A salad bar is a buffet-style table or counter at a restaurant on which salad components are provided for customers to assemble their own salad plates. Most salad bars provide lettuce, chopped tomatoes, assorted raw, sliced vegetables (such as cucumbers, carrots, celery and green or red bell peppers), dried bread croutons, bacon bits, shredded cheese, and various types of salad dressing. Some salad bars also have additional food items such as cooked cold meats (e.g., chicken and ham), cooked beans (e.g., chick peas or kidney beans), deviled eggs, cold pasta salads, corn chips, bread rolls, soup, and fresh cut fruit slices.
There is a dispute over which restaurant first introduced the salad bar. A 1951 Yellow Pages listing refers to the "salad bar buffet" at Springfield, Illinois restaurant The Cliffs. Hawaiian restaurant Chuck's Steak House claims to have had the first salad bar in the 1960s. Rax Restaurants – a Midwestern fast food chain similar to Arby's – claims to have pioneered the salad bar in the mid-1960s. The New York Times claims that salad bars first began appearing in the late 1960s "in midprice restaurants like Steak and Ale, featuring bona fide salad fixings to keep customers busy and happy until the real food came." Restaurant entrepreneur Norman Brinker has been credited with inventing and popularizing the salad bar.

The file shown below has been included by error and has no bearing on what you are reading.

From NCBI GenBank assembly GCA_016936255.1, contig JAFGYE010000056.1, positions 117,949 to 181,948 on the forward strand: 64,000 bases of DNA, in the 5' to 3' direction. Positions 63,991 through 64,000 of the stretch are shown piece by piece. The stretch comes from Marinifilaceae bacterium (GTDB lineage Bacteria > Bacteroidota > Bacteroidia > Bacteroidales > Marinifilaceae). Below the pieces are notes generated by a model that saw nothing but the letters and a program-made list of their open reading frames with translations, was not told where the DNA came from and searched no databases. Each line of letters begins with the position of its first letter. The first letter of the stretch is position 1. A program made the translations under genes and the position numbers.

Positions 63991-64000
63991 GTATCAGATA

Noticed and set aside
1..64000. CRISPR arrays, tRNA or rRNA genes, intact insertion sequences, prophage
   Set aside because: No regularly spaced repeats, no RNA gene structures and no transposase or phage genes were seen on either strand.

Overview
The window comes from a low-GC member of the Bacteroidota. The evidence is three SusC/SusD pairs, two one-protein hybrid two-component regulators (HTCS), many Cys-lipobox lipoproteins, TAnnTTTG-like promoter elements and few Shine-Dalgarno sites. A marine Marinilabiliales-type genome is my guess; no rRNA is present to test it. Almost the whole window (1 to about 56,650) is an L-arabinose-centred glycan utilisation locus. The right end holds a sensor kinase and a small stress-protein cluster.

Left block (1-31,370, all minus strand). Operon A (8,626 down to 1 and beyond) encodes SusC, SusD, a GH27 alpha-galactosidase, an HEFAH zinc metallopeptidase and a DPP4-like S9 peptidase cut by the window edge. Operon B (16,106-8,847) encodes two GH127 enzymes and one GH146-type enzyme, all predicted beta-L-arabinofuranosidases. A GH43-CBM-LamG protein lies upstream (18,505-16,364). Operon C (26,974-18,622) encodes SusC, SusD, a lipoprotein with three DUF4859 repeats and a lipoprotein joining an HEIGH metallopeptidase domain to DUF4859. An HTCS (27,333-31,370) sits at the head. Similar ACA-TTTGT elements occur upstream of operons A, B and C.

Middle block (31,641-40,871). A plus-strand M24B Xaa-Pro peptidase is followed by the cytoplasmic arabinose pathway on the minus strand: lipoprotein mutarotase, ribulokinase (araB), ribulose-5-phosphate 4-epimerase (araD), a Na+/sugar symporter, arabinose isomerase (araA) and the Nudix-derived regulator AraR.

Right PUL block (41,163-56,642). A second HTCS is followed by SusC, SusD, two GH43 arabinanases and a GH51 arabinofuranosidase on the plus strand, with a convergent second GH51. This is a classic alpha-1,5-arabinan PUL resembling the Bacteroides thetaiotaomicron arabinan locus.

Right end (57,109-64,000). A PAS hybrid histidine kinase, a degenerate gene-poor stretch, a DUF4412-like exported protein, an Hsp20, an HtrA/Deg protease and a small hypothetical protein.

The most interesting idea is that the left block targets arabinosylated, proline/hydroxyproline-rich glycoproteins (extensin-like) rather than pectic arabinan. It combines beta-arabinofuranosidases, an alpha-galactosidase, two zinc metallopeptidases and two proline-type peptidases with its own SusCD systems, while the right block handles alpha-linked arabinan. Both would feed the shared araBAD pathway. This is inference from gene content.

In the 1970s, Lettuce Entertain You Enterprises was based on salad bar-style food. In the early 1970s, Rich Melman's Chicago restaurant and singles bar R. J. Grunts featured an all-you-can-eat salad bar with over 40 items. The Merriam Webster Collegiate Dictionary, 10th edition, claims that the term originated in about 1973. Fitness expert Richard Simmons opened a restaurant devoted exclusively to salads called Ruffage as a complement to his exercise business. It later closed.
Types of salad bars
Customers pay for either "all-you-can-eat" salad bar, a single serving, or by weight.
Many supermarkets also include a salad bar (at which customers pay for by weight) in the produce or delicatessen section.
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